Robert Nietzel Buck (1917-2007)

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Robert Nietzel Buck (1917-2007) in 2003


Robert Nietzel Buck (1917-2007) in 1930


Robert Nietzel Buck (1917-2007) in 1930

Hawk Buck 1930

Robert Nietzel Buck (1917-2007) and Frank Hawks in Trenton, New Jersey in 1930

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Robert Nietzel Buck (1917-2007) in 1974

Robert Nietzel Buck (1914-2007) in 1930 broke the junior transcontinental air speed record and was the youngest pilot ever licensed in the US (b. January 29, 1914; Elizabeth, New Jersey, USA - d. April 14, 2007; Vermont, USA)


In 1930 at age 16 he took lessons in a Fleet aircraft using a Kinner engine. He received the Department of Commerce license #13478.

On October 4, 1930 Robert beat the junior transcontinental airspeed record of Eddie August Schneider in his PA-6 Pitcairn Mailwing he named "Yankee Clipper". His time was 23 hours, and 47 minutes of elapsed flying time. The junior record only counts time in the air and excludes time spent on the ground. Robert said on February 06, 2005: "I was the youngest to fly coast to coast and that record still stands. I had my license at 16 and after that, they raised the minimum age to 17. With that change no one could break my record."[1]

In 1937 he began flying for TWA, became chief pilot in 1945 and flew until his retirement at age 60 in 1974. He took delivery of TWA's first Lockheed Constellation aircraft in 1945, and in 1970 flew TWA's first 747 revenue flight: flight 800 from New York City to Paris. In 1965 he flew around the world from pole to pole in a Boeing 707 along with several other pilots in shifts.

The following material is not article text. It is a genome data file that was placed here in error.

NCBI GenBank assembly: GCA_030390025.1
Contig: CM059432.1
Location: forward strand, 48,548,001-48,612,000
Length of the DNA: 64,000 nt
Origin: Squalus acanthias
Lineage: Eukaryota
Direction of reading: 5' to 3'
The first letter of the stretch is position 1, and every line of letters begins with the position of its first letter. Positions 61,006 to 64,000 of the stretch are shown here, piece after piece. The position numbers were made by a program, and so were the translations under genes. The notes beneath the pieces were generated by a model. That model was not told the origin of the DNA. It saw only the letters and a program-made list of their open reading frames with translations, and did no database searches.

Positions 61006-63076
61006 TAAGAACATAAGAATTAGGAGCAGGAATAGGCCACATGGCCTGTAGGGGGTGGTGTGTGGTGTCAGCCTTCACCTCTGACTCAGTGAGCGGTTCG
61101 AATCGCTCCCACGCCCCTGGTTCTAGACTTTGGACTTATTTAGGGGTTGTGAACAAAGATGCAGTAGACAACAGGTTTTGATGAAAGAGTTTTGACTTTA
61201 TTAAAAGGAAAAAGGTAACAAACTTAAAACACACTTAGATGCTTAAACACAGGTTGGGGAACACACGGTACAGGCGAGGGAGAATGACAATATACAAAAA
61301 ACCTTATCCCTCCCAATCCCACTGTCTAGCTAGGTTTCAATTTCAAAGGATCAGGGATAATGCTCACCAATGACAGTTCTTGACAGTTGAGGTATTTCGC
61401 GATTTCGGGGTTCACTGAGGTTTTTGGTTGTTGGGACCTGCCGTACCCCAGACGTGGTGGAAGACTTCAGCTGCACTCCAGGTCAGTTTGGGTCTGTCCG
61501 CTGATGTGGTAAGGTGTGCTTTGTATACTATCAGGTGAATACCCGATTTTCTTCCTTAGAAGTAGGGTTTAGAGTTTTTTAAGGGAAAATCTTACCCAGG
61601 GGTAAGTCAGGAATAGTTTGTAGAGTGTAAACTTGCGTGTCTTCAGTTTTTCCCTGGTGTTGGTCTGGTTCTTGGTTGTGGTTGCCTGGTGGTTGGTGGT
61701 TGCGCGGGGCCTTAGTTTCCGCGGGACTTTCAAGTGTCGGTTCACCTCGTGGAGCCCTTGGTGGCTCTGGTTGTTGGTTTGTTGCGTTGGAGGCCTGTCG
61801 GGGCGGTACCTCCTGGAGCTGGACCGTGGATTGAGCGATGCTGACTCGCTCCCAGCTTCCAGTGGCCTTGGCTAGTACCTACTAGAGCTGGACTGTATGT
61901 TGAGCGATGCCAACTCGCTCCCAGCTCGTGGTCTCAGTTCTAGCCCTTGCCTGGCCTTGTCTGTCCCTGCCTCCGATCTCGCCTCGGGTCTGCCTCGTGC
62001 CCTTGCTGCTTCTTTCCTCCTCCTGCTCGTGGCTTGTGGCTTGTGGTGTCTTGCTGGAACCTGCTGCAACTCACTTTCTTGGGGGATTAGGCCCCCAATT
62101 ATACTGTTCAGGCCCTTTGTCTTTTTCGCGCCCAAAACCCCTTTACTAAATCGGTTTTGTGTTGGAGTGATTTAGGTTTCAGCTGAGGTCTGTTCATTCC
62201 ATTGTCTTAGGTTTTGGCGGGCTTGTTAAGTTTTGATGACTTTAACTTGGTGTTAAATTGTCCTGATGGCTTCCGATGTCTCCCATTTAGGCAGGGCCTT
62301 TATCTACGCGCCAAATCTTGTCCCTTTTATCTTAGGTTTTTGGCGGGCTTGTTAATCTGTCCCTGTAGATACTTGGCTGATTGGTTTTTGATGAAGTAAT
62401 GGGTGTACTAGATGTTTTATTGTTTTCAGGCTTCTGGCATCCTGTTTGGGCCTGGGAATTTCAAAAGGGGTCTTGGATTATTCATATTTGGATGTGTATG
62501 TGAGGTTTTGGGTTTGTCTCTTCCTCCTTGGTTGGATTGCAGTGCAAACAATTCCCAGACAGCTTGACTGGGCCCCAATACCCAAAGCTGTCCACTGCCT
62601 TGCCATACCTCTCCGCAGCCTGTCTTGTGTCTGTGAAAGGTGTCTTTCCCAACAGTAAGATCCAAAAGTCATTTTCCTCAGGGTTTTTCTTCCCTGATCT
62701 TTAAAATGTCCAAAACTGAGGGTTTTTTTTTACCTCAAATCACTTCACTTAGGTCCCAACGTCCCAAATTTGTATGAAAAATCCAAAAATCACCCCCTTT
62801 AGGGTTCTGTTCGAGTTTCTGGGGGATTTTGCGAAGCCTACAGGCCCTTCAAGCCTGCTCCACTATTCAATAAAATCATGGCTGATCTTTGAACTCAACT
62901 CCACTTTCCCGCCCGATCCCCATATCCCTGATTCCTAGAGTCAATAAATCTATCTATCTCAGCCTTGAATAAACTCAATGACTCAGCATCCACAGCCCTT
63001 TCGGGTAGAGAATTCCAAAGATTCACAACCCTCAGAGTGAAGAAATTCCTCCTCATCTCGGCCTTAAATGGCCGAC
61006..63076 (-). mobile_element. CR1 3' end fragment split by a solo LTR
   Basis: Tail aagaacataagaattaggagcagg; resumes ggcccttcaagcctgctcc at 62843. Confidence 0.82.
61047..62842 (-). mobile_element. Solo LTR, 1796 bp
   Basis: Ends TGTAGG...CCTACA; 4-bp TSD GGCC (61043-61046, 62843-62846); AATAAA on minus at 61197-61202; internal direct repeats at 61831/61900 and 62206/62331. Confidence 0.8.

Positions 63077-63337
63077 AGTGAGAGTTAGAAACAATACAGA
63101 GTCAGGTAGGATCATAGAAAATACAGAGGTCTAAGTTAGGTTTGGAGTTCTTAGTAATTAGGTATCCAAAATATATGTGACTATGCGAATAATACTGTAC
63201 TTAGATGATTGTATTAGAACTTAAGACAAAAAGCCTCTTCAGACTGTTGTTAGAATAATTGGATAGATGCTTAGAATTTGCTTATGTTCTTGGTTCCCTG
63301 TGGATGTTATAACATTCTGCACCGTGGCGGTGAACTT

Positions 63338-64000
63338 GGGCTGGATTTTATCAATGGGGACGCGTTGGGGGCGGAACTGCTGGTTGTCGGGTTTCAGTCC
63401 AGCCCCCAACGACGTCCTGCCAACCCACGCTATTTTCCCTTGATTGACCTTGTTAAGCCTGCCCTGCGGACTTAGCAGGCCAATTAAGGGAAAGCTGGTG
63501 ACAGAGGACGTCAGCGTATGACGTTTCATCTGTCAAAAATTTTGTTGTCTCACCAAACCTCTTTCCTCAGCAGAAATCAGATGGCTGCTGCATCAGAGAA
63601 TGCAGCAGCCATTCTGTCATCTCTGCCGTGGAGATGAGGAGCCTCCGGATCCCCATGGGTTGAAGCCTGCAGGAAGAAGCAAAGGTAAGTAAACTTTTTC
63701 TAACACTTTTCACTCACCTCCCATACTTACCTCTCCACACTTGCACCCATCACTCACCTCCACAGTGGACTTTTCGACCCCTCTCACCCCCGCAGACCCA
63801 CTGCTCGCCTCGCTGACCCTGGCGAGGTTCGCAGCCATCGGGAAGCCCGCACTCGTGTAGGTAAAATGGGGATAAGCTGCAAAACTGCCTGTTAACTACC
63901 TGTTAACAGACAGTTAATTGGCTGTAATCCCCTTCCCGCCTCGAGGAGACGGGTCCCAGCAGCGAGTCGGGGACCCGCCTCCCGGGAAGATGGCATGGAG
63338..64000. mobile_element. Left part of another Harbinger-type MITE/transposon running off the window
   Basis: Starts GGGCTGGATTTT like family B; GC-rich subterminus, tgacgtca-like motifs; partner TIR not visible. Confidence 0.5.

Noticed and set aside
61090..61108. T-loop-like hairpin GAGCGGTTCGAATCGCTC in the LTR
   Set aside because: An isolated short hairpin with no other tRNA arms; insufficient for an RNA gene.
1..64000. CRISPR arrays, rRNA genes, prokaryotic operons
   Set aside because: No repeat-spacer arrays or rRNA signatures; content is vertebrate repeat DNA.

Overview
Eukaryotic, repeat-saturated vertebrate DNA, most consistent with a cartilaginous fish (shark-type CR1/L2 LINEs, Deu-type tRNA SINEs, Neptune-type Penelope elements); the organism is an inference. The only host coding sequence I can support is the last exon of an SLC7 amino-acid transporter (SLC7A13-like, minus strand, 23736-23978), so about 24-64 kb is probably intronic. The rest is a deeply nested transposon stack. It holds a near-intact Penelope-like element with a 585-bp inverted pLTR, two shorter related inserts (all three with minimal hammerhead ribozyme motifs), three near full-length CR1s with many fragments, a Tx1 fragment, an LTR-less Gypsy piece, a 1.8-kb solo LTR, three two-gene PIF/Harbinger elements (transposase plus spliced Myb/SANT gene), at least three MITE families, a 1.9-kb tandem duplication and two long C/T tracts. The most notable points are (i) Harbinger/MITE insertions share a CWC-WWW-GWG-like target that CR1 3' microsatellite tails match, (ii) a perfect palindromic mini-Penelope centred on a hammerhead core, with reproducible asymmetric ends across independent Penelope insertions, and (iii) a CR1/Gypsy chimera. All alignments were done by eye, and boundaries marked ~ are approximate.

United States Air Force used Robert to study severe weather, and he was chosen to pilot the B-17G "Two Kind Words". The ship was hardened for flying through severe weather. He also flew a modified P-61 Black Widow. President Truman awarded him a civilian Air Medal.


He died on April 14, 2007.

Memories about Robert BuckEdit

  • Walter Gunn wrote: "Captain Robert N. Buck's accomplishments are legendary ... Certainly, I’ll treasure forever my initial contact with Bob Buck. It came when I received a congratulatory phone call from him soon after I was upgraded to captain. "Never doubted you’d make it," he snapped. "All the best. Welcome aboard!" His personable warmth was often buttressed with a wry sense of humor. That he would take the time, as a Chief Pilot of an airline in the midst of rapid expansion, to pad the ego of a junior pilot revealed much about the man."

External linkEdit


  • 1914 Birth in Elizabeth, New Jersey
  • 1930 (circa) Move to Westfield, New Jersey
  • 1930 Pilots license
  • 1930 Junior Transcontinental air speed record
  • 1931 Flight to Havana
  • 1932 Flight to Mexico City
  • 1937 Begins at TWA co-piloting DC-2s and DC-3s
  • 1939 Howard Hughes buys TWA
  • 1945 Chief pilot at TWA
  • 1945 Lockheed Constellation introduced at TWA
  • 1965 Pole to pole around the world flight in Flying Tigers B-707-320G
  • 1970 First 747 commercial flight for TWA
  • 1970 Writes Weather Flying
  • 1973 Time magazine reports: "Jumbo Jet Pilot Robert Buck maintains that soaring is no more hazardous than flying in a commercial airliner"
  • 1974 Retires from TWA on January 28
  • 1974 Living in Vermont
  • 1975 Writes Flying Know-How
  • 1992 Writes Art of Flying
  • 2000 (circa) The Active Retired Pilots of TWA (TARPA) Award of Merit
  • 2000 Writes Pilot's Burden: Flight Safety and the Roots of Pilot Error
  • 2002 Appears on NPR Morning Edition on April 15
  • 2007 Death in Vermont on April 14 at the age of 93

Books authoredEdit

Junior transcontinental air speed recordEdit


  1. ^ Telephone interview with Richard Arthur Norton (1958- ) on February 06, 2005


This page uses content from the English language Wikipedia. The original content was at Robert Nietzel Buck. The list of authors can be seen in the page history. As with this Familypedia wiki, the content of Wikipedia is available under the Creative Commons License.

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